The release of unwanted ornamental fishes is the most likely explanation for the presence of nonindigenous populations of R. octofasciata in Australia and elsewhere (Lintermans, 2004; Nico and Neilson, 2014). R. octofasciata is a moderately popular ornamental species (Corfield et al., 2007), which makes the potential for its release into the wild correlated with its popularity and abundance among fish hobbyists. In Australia, the species has been listed as a commercial aquarium fish species of medium importance, with up to 10,000 fish sold annually (Corfield et al., 2007).

Although R. octofasciata is a popular ornamental fish species, it is not ideal for many hobbyists due to its large size (up to 25 cm) and aggressive nature. The species will also opportunistically consume smaller fishes. Thus, it is not ideal to keep it in the standard “community” aquarium with many different, and often small, fish species. It may outgrow small aquaria, attack and/or consume other smaller aquarium fish species, which promotes its disposal.

Natural dispersal and anthropogenic translocation of introduced populations of R. octofasciata can also take place and is more likely to occur in areas with multiple, larger or widely dispersed populations. In these areas, there is a greater risk of the general public collecting, translocating and potentially re-releasing fishes.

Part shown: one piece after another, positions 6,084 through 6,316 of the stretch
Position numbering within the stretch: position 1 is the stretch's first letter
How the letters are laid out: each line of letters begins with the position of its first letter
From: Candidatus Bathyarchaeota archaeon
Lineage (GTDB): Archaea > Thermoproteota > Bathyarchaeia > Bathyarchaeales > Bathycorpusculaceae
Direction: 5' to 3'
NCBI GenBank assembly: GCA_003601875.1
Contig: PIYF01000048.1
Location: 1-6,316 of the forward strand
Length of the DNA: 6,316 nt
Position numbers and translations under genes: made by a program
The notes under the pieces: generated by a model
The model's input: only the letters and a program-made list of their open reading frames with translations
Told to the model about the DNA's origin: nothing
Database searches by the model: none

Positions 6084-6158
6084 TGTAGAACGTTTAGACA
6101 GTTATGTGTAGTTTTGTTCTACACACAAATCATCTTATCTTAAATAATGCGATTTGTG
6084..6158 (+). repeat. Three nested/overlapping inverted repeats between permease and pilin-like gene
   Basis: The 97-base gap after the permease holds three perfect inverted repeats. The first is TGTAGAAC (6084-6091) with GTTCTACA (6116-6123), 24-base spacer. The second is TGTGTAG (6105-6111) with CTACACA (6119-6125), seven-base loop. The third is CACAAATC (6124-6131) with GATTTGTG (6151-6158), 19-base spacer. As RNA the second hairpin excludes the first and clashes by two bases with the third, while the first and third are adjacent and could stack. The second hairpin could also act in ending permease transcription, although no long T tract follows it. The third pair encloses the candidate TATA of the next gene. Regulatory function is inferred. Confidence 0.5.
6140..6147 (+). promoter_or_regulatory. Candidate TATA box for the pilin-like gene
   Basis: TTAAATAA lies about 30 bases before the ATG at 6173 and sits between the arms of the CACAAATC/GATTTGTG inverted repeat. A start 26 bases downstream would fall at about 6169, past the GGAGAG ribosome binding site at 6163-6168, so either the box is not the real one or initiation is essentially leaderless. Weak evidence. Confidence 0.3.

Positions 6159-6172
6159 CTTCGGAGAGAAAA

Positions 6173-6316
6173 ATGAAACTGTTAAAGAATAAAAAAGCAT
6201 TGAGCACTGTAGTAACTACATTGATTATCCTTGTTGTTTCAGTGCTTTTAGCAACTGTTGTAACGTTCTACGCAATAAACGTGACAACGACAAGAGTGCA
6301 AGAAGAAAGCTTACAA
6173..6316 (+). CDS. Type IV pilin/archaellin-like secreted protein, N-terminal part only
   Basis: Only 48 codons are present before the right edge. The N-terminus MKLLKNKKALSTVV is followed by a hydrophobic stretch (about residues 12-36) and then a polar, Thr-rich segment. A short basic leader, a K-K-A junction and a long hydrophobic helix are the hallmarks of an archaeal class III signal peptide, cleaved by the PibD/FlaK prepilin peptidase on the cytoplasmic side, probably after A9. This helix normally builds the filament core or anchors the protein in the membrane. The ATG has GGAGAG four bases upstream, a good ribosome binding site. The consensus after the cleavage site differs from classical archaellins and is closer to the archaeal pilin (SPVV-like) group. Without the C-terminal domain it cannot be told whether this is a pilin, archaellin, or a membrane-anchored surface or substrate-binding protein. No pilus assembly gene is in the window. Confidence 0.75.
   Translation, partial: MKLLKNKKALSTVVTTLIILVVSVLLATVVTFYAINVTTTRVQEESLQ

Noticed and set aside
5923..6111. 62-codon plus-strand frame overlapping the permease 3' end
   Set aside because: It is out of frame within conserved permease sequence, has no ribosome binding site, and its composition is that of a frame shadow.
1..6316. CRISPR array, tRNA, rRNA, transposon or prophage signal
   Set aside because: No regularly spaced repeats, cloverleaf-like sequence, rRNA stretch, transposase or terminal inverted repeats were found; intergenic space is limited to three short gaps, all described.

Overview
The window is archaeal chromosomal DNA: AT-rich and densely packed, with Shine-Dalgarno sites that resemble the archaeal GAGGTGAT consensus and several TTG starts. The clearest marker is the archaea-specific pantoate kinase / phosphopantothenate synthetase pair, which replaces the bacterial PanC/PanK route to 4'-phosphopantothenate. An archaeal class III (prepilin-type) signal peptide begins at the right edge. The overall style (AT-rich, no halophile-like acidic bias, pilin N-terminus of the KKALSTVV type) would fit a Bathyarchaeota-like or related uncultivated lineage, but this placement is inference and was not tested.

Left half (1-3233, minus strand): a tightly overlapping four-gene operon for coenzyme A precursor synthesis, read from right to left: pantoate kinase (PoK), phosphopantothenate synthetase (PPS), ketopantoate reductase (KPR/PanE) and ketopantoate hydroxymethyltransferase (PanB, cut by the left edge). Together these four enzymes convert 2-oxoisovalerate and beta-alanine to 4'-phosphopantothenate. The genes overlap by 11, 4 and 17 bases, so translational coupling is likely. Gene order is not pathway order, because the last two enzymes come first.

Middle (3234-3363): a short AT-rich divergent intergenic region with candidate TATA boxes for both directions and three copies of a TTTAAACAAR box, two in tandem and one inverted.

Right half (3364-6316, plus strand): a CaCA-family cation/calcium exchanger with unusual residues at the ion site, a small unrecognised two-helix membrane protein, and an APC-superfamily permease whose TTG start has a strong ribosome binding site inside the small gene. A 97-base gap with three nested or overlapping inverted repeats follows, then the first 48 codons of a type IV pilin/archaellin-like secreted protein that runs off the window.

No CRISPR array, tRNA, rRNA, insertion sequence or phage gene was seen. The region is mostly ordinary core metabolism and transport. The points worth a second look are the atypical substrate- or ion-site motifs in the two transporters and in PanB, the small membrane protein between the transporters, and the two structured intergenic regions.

Habitat

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Within its natural range, R. octofasciata occurs in wetlands (Froese and Pauly, 2014) and particularly slow moving waters of lower river valleys on the coastal plains (Conkel, 1993). In a tropical wetland in the Sian Káan Biosphere Reserve, Yucatán Peninsula, México, R. octofasciata occupies both temporary and permanent pool habitats, although showing a clear preference for permanent pools (Escalera-Vázquez and Zambrano, 2010). A study performed in this area concluded that macrophyte coverage was important for R. octofasciata due to its positive relationship to food availability, spawning sites and protection from potential predators.

As an introduced species, R. octofasciata occurs in anthropogenically-modified mud and sand-bottomed canals and drainage ditches in Florida (Page and Burr, 1991; Obordo and Chapman, 1997), and also in rock quarries in the USA (Levine et al., 1979) and Australia (NSW Department of Primary Industries, 2014). R. octofasciata occurs in artificially heated lakes and waterbodies outside its latitudinal range, e.g. in a lake warmed by power station thermal effluents in Russia (Pashkov and Zworykin, 2009; Zworykin and Pashkov, 2010) and in Fall River, Hot Springs, South Dakota, USA (Nico and Neilson, 2014).